Trans Advocate Michelle 'Tamika' Washington Fatally Shot in Philadelphia

Michelle “Tamika” Washington, a transgender advocate, was shot and killed on May 19, shocking the LGBTQ+ community in Philadelphia. Police announced that 28-year-old Troy Bailey was arrested on May 20 in connection with the murder.

Washington, 40, was shot multiple times on the 3400 block of North 11th Street, authorities said. She was transported to Temple University Hospital, where she was pronounced dead, The Philadelphia Inquirer reported.

“Tamika’s death has devastated our community. As Tamika’s loved ones and LGBTQ Philadelphians mourn her loss, our Office continues to stand in solidarity with trans women of color — who throughout history have fought for our rights, protected our communities, given us shelter, and reminded us of the incredible power of our identities,” Amber Hikes, executive director of Philadelphia’s Office of LGBT Affairs, said in a statement.

On the night of May 20, authorities arrested Bailey at 750 Race St., Philadelphia Police confirmed to The North Star. He was arraigned the following day on murder and firearms-related charges.

Homicide Captain Jason Smith told The Philadelphia Inquirer that Bailey initially told police that he was an eyewitness to Washington’s murder and provided a “false description” of the incident to investigators. Bailey eventually admitted to shooting Washington. Authorities said detectives are not investigating the fatal shooting as a hate crime and do not believe Washington’s gender identity was the reason behind her shooting.

“While her bright light and presence in the LGBTQ community cannot be replaced, we find comfort in knowing that we are one step closer to justice for Tamika,” Hikes said following Bailey’s arrest.

In a statement, Philadelphia Mayor Jim Kenney said that he was joining the city’s LGBTQ community in mourning Washington’s loss. “Tragically, violence continues to disproportionately impact our transgender siblings, especially trans people of color,” Kenney said. “We must speak up when these acts strike our communities and demand an end to the violence and discrimination our transgender siblings face.”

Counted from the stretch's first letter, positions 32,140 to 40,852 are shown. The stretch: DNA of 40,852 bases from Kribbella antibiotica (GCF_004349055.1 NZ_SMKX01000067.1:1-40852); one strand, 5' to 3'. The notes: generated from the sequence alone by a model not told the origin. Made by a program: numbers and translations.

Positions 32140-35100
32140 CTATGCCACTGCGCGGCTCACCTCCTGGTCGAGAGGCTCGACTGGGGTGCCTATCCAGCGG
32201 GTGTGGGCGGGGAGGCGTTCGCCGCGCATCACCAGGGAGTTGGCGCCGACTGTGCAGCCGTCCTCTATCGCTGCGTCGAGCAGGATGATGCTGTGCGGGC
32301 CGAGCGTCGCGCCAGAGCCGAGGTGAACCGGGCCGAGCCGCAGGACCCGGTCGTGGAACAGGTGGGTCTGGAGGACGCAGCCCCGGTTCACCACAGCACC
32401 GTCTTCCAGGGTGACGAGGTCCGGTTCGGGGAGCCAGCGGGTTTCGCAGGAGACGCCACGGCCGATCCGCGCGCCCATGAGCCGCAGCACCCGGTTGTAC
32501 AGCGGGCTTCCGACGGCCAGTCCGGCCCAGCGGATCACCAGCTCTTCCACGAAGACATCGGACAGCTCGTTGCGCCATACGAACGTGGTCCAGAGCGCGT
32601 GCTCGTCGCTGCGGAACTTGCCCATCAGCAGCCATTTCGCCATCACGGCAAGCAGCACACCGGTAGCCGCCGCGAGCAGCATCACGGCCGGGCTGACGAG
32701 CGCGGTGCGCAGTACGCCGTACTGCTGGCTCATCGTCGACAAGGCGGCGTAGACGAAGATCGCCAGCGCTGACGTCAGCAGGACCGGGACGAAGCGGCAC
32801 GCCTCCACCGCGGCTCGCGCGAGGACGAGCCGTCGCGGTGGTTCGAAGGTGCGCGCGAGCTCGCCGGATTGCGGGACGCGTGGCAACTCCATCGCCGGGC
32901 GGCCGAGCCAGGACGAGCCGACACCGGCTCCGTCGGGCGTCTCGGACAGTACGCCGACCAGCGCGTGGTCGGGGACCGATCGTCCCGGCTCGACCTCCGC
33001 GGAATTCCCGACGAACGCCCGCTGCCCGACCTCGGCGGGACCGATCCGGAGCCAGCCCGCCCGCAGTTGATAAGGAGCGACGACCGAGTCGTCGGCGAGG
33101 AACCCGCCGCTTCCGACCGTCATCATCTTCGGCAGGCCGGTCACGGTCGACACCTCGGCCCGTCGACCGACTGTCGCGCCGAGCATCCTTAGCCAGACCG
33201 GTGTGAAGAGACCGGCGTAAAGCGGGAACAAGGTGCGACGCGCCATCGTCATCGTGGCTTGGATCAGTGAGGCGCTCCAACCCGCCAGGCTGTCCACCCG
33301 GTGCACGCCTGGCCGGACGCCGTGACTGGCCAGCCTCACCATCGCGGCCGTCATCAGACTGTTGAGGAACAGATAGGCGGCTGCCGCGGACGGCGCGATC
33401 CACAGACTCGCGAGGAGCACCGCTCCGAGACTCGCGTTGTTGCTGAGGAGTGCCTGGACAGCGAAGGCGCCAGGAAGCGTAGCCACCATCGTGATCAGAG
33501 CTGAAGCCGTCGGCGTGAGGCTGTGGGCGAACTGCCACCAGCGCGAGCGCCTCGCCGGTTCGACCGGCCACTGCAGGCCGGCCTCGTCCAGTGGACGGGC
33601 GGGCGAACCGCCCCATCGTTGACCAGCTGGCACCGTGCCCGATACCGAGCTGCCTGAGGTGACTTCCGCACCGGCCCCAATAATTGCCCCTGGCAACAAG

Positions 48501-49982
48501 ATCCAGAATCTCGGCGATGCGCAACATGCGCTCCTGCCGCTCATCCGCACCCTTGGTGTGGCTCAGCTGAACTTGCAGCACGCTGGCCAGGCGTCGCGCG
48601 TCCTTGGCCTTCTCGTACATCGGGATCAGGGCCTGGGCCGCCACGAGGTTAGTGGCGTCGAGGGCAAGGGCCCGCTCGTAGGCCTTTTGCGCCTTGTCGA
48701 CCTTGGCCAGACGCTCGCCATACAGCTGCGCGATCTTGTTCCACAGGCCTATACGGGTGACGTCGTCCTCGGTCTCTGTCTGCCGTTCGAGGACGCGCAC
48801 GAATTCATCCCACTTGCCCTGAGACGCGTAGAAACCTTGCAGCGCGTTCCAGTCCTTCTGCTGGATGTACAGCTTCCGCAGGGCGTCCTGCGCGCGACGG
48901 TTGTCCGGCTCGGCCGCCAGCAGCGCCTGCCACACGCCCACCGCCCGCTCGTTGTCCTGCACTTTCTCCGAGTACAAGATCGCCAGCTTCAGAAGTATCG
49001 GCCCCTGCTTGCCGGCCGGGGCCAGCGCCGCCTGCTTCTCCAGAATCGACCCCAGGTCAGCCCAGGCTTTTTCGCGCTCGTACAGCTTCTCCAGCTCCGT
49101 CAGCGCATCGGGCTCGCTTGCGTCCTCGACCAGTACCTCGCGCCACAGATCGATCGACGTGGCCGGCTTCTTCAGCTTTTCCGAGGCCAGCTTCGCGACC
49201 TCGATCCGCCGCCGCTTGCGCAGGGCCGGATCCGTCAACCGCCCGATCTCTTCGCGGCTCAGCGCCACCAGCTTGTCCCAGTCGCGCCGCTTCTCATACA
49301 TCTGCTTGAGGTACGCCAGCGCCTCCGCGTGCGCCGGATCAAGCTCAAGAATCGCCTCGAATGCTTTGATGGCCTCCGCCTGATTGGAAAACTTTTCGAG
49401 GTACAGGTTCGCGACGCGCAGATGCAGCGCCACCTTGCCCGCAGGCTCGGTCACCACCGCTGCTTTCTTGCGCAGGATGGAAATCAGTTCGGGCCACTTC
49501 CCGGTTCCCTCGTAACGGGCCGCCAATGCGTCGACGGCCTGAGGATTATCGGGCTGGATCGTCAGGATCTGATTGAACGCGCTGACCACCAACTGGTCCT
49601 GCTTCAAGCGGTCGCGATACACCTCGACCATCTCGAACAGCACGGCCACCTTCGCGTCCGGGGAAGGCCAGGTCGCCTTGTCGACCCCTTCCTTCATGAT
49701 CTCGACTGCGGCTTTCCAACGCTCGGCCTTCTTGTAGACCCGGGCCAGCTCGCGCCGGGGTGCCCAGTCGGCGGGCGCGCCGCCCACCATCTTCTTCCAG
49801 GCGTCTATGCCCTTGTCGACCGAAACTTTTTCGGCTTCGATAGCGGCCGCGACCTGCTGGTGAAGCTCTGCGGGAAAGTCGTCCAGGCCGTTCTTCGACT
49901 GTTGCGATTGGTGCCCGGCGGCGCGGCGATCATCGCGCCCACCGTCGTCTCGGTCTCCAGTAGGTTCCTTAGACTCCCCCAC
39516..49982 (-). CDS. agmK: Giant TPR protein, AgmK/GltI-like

Washington was described as a trailblazer and caregiver who placed her family first. “She had a good heart, and her life definitely didn’t deserve to end the way it did,” human rights advocate Sharron Cooks told The Philadelphia Inquirer.

At least two other Black transgender women died in May. Muhlaysia Booker, 23, was shot and killed in Dallas, Texas on the same weekend as Washington. Booker made headlines in April after a separate brutal attack in a parking lot was caught on video. Claire Legato, a 21-year-old Black trans woman, was shot in the head on April 15 in Cleveland, Ohio following an argument between her mother and suspected shooter John Booth. Legato was taken to a local hospital and she succumbed to her injuries on May 14.

According to Human Rights Campaign, five Black transgender women have been killed in 2019. Advocates tracked at least 26 deaths of transgender people in 2018, the advocacy organization said.

A 2015 US Transgender Survey (USTS) found that nearly one in 10 respondents reported being physically assaulted because they were transgender, National Center for Transgender Equality reported. In total, 42 percent of respondents reported experiencing some form of intimate partner violence during their lifetime and 47 percent reported being sexually assaulted.


About the Author

Nicole Rojas is a breaking news writer for The North Star. She has published in various venues, including Newsweek, GlobalPost, IHS Jane’s Defence Weekly, and the Long Island Post. Nicole graduated from Boston University in 2012 with a degree in print journalism. She is an avid world traveler who recently explored Asia and Australia.